as are the editors of the LA Times:
Even as President Obama announced an escalation of the war in Afghanistan, he focused on plans for getting out. At the same time that he ordered an additional 30,000 U.S. soldiers and Marines to the front, he said he would start bringing them home in July 2011. And while assuring neighboring Pakistan of America’s long-term commitment to South Asia, he also sought to reassure Americans that there are limits to U.S. military involvement in the region.
We appreciate the president’s rhetorical prowess. Tuesday’s speech was clear and cogent. Yet we can’t help but wonder if he will be able to keep so many seemingly contradictory promises made to so many different audiences. We understand that Obama inherited a neglected war and was presented with an array of bad choices, and we certainly hope he is making the right decision to double down in Afghanistan. But frankly, we have grave misgivings about the cost and likelihood of success.
If this op-ed in Der Spiegel is any gauge President Obama’s move won’t be met by similar gestures from our NATO allies:
Never before has a speech by President Barack Obama felt as false as his Tuesday address announcing America’s new strategy for Afghanistan. It seemed like a campaign speech combined with Bush rhetoric — and left both dreamers and realists feeling distraught.
One can hardly blame the West Point leadership. The academy commanders did their best to ensure that Commander-in-Chief Barack Obama’s speech would be well-received.
Just minutes before the president took the stage inside Eisenhower Hall, the gathered cadets were asked to respond “enthusiastically” to the speech. But it didn’t help: The soldiers’ reception was cool.
One didn’t have to be a cadet on Tuesday to feel a bit of nausea upon hearing Obama’s speech. It was the least truthful address that he has ever held. He spoke of responsibility, but almost every sentence smelled of party tactics. He demanded sacrifice, but he was unable to say what it was for exactly.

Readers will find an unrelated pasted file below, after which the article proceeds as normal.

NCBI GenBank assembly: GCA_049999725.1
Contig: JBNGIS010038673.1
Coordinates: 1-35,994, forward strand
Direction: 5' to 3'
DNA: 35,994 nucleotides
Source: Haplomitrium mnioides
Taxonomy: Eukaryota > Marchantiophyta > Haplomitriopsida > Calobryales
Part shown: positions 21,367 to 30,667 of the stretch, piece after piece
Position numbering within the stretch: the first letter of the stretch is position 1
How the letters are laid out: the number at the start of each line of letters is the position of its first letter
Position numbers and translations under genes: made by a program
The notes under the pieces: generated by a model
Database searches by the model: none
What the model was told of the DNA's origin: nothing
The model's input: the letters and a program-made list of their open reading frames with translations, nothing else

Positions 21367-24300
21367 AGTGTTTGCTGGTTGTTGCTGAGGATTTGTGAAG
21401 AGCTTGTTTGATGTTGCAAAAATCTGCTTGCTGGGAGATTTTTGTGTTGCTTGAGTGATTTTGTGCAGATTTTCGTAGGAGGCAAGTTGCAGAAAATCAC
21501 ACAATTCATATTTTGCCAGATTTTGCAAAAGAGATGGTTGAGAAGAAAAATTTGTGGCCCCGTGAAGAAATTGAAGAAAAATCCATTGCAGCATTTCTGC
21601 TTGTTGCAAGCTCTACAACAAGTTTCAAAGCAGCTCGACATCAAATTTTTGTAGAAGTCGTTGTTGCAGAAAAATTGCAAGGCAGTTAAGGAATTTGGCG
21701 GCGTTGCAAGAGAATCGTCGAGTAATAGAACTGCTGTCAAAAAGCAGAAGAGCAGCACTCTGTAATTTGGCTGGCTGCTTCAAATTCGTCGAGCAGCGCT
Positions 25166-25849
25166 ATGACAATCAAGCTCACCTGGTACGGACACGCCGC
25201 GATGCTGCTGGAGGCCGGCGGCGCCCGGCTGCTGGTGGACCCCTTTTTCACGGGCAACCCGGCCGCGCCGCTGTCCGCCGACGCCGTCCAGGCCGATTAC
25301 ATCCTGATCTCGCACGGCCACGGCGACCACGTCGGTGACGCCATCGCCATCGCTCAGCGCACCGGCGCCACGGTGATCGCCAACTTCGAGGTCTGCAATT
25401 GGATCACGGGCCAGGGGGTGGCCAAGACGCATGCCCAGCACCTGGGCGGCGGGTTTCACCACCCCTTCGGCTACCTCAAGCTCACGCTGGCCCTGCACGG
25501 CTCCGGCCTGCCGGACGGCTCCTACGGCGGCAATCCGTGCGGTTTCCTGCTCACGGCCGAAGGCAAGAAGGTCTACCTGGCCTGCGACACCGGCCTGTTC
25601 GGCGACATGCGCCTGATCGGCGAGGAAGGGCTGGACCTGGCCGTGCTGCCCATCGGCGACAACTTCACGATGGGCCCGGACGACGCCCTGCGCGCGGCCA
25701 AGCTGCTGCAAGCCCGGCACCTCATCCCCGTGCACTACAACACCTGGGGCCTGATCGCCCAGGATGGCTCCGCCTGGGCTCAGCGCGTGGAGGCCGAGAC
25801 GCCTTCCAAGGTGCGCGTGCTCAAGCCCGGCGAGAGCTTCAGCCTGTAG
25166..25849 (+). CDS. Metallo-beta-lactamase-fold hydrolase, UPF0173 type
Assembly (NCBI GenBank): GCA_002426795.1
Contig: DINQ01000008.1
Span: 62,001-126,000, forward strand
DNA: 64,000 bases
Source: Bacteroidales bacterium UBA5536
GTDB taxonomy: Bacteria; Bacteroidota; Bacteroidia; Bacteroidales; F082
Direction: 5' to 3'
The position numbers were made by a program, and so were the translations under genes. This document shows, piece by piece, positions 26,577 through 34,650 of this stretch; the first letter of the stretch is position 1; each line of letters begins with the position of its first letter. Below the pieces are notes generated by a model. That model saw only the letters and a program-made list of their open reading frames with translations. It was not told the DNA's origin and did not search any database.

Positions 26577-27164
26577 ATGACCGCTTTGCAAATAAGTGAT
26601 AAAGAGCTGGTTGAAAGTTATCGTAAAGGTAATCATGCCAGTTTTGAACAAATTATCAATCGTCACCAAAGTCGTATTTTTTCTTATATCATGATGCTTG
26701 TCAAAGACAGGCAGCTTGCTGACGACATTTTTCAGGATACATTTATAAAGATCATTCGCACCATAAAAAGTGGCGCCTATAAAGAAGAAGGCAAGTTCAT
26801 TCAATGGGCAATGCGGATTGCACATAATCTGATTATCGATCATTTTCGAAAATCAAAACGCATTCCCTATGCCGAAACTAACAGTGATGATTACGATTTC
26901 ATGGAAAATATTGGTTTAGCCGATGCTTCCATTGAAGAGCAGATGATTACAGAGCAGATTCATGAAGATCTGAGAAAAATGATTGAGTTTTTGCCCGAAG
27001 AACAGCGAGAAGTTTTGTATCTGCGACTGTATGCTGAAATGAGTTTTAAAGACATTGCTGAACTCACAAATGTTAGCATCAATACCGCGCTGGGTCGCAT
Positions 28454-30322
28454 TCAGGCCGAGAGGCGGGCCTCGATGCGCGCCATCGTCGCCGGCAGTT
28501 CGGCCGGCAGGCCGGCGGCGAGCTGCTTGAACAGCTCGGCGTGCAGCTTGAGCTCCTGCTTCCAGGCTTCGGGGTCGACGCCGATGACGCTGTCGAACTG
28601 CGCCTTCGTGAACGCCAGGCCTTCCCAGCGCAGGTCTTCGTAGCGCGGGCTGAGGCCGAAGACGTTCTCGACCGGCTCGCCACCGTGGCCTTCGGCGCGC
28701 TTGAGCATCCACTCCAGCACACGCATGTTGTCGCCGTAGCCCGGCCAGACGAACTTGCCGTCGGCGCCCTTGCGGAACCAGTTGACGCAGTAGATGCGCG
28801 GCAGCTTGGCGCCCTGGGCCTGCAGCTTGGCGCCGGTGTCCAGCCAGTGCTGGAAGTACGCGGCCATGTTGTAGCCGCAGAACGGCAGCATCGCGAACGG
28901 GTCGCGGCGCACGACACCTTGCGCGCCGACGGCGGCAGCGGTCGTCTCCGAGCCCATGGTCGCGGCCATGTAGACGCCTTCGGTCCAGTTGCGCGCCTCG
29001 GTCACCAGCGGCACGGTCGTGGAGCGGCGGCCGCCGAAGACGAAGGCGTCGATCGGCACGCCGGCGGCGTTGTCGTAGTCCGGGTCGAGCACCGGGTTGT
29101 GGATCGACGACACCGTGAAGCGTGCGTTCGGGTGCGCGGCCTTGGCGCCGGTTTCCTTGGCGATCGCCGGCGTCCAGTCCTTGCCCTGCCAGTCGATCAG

An additional 30,000 US soldiers are to march into Afghanistan — and then they will march right back out again. America is going to war — and from there it will continue ahead to peace. It was the speech of a Nobel War Prize laureate.
For each troop movement, Obama had a number to match. US strength in Afghanistan will be tripled relative to the Bush years, a fact that is sure to impress hawks in America. But just 18 months later, just in time for Obama’s re-election campaign, the horror of war is to end and the draw down will begin. The doves of peace will be let free.
The reactions of columnists in The Guardian are similar. Simon Jenkins:
Barack Obama’s announcement of an Afghan “surge” is his frantic bid to rescue what promises to be a stumbling re-election campaign that must start in 2011. It oozes with his desperation not to be in Afghanistan. The question is how best to disengage. As in Vietnam and as the Russians found, withdrawal tends to be possible here in Afghanistan only after the generals on the ground have been given a last chance to claim victory.
These are important goals. The political establishment of the US is quite focused on them. The American people, however, are not. And so Obama, trying to placate both, has a very narrow needle to thread: he must show seriousness of commitment, but he must also show that commitment isn’t forever.
That’s why he placed emphasis on the speed with which the new troops would be deployed, the need for a greater Nato commitment and — most of all — the timetable for stopping the whole business. “These additional American and international troops will allow us to accelerate handing over responsibility to Afghan forces, and allow us to begin the transfer of our forces out of Afghanistan in July of 2011. Just as we have done in Iraq, we will execute this transition responsibly, taking into account conditions on the ground,” he said, before concluding: “But it will be clear to the Afghan government — and, more importantly, to the Afghan people — that they will ultimately be responsible for their own country.”
It’s not exactly “blood, toil, tears and sweat” against a “monstrous tyranny never surpassed in the dark and lamentable catalogue of human crime”. But the words matter less now than the actions. America, the president said, is “passing through a time of great trial”. And so is he.
I haven’t fully digested the commentary in Pravda but a first glance suggests that the Russians’ reaction is pretty cynical.
Photo credit: Reuters Pictures.